The 1-800-Flowers founder explains what he did when sales suddenly plunged during the financial crisis.
Tim Westergren tells how loyal Pandora customers became a spontaneous grassroots lobbying force in 2007, when a federal panel doubled the royalty rates the company had to pay music labels.
Caterina Fake tells the story of how, when Flickr was out of money in 2004, she landed a seat at Esther Dyson's influential PC Forum, raised funding, and met Yahoo's Jerry Yang.
Founders Kevin Systrom and Mike Krieger talk about keeping their identity after being bought by Facebook for $1 billion.
Remember that Dennis Rodman/North Korea incident? Shane Smith, founder of Vice Media, owns the company that sent him overseas.
Alexa von Tobel, CEO of LearnVest, is a huge fan of Richard Branson. So here's what happened when she met him for the first time.
Andrew Berlin, CEO of Berlin Packaging, bought the Single-A baseball team a few years back. Here's how he turned around the organization.
Roland Swenson talks about scaling this signature event.
Ben Huh, founder of Cheezburger, talks about the most difficult week he's ever experienced.
The founder of Reserveage Organics reveals how she aced this crucial moment in her company's life.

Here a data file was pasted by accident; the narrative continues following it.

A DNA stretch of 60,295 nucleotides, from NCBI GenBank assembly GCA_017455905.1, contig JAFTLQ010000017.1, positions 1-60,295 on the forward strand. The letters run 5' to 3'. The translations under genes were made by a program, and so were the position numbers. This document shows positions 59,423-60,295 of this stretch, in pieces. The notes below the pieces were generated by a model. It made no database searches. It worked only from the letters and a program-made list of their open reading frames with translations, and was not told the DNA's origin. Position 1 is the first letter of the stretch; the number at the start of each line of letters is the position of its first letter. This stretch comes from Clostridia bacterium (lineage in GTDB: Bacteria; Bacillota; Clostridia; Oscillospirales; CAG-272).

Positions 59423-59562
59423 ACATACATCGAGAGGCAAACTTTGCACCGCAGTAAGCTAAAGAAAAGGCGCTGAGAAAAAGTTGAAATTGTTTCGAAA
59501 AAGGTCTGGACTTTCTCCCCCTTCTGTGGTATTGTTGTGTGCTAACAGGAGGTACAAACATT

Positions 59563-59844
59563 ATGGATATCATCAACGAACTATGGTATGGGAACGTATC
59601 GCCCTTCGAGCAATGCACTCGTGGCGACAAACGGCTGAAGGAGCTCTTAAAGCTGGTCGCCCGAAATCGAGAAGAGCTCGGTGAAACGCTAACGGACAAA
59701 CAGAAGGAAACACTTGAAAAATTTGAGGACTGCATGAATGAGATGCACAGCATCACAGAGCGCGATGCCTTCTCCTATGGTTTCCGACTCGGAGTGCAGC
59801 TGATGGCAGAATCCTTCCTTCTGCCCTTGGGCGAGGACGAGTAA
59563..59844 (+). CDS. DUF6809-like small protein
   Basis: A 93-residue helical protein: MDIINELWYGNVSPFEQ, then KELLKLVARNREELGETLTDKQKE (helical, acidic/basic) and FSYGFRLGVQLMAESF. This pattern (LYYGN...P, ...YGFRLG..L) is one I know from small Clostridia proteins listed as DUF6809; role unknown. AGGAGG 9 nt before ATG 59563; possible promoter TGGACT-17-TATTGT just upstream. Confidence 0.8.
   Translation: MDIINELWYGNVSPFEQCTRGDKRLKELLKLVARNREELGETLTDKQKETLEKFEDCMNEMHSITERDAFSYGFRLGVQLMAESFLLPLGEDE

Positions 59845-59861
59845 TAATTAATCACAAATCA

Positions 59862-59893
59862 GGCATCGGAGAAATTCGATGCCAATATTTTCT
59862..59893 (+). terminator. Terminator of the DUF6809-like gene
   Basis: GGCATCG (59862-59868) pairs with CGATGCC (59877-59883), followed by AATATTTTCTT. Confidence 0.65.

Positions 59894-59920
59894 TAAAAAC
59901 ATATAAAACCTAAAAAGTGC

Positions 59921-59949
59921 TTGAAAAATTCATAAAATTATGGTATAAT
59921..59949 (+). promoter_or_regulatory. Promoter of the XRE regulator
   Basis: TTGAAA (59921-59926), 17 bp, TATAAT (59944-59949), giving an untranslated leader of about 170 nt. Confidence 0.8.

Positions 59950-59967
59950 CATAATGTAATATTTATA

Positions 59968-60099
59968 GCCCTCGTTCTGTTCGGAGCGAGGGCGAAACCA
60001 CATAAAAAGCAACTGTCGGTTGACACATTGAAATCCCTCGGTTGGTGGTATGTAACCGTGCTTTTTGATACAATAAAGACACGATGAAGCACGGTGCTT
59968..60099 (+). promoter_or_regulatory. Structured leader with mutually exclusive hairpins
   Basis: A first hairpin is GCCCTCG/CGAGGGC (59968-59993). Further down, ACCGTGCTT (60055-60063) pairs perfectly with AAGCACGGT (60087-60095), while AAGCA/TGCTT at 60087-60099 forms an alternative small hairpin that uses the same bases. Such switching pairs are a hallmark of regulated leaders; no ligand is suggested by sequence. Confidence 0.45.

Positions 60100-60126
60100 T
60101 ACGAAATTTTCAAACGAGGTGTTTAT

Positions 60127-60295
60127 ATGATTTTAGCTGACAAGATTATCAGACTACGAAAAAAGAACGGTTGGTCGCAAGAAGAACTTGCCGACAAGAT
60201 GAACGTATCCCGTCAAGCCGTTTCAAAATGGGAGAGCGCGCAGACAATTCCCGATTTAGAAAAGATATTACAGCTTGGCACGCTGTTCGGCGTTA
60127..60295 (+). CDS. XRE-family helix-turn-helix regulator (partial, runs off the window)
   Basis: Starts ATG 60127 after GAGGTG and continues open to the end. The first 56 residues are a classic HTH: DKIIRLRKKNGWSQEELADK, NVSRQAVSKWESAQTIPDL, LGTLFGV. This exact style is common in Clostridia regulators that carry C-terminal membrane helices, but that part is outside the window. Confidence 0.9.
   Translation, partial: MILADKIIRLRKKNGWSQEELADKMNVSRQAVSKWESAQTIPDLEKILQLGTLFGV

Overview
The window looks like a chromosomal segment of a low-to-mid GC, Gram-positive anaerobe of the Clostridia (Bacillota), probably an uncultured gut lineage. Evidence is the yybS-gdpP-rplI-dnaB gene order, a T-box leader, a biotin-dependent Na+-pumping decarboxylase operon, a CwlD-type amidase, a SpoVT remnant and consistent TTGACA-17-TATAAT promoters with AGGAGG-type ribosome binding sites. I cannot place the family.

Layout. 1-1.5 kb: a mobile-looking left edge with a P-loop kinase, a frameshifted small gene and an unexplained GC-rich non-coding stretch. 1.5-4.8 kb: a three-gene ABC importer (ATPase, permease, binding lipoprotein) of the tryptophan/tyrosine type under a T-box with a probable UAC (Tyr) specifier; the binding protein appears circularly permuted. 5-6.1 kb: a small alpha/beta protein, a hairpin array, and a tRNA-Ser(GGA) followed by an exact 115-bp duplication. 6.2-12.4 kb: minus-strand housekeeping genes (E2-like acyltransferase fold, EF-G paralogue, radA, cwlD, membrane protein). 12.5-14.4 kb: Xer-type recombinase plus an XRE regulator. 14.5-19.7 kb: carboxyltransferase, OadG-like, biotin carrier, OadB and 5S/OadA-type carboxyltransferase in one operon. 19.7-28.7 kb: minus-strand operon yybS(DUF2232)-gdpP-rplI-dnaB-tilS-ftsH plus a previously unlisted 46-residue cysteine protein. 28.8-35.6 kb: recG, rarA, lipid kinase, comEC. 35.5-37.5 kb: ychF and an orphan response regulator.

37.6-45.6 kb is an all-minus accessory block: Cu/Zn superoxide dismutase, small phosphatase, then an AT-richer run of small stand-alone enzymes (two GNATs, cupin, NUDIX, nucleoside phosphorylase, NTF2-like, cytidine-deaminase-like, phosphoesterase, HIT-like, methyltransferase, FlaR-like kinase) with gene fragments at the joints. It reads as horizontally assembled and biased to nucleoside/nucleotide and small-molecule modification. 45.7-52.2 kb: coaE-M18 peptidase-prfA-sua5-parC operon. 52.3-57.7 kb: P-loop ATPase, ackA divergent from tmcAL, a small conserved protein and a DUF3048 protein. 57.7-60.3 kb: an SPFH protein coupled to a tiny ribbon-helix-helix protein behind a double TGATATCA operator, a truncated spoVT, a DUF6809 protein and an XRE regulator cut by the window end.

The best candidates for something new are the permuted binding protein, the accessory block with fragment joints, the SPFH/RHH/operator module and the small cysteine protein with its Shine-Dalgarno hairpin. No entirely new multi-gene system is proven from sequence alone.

The Boston marathon bombings deeply affected Life Is Good founder Bert Jacobs and his t-shirt company. Here's how they stepped up and are moving on.
Jack Dangermond, co-founder of mapping software maker Esri, talks about how his company maintains steady, stellar growth.
The founder of the world's largest restaurant chain explains how Subway became ubiquitous, and why surpassing his biggest rival came as something as a letdown.
Scott Belsky talks his biggest challenges building design site Behance: admitting that other people sometimes know a lot more than he does.
Chinedu Echeruo talks about stepping down as HopStop CEO in 2009, four years after he founded the city transit directions app.
The business titan behind KB Home and Sun America--also an author, philanthropist and art collector--on the trait that brought him success. Hint: It's not complacency.
To get customers to come back, Wayfair co-founder Niraj Shah had to reorganize his 200 home goods websites.
The Foursquare co-founder describes how he adjusted the app in response to the way people used it (differently than he expected).
Pete Cashmore founded Mashable in 2005, when he was 19 and lived in Scotland with his parents. Today, the social media news site is read by millions of people each month.
Long before Michael Lazerow sold Buddy Media, his social marketing firm, to Salesforce.com for $745 million, it took him many months to even get a client to try it.